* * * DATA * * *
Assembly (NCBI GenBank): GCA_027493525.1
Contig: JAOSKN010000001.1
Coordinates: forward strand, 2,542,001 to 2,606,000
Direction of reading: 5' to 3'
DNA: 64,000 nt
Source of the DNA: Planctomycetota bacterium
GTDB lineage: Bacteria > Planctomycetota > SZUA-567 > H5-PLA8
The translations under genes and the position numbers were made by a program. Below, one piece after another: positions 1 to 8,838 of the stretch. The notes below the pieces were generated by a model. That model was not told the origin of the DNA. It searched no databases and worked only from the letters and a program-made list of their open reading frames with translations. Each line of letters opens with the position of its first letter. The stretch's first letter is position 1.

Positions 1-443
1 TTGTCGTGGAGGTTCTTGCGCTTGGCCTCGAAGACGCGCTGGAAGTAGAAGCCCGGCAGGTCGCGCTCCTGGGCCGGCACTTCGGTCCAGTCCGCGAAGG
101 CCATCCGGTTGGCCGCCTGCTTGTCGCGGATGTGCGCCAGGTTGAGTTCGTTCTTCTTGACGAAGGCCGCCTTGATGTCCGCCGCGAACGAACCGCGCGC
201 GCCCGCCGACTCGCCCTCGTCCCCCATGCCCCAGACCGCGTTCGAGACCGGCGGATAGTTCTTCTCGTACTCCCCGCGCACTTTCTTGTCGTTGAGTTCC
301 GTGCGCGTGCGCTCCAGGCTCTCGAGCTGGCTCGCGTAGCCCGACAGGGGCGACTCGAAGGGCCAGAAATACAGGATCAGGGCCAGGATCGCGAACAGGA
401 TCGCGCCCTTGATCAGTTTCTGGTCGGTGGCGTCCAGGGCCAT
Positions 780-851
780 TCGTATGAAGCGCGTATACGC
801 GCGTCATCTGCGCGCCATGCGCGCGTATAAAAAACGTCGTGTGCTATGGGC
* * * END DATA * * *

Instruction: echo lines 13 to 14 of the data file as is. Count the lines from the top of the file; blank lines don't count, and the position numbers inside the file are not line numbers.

301 GTGCGCGTGCGCTCCAGGCTCTCGAGCTGGCTCGCGTAGCCCGACAGGGGCGACTCGAAGGGCCAGAAATACAGGATCAGGGCCAGGATCGCGAACAGGA
401 TCGCGCCCTTGATCAGTTTCTGGTCGGTGGCGTCCAGGGCCAT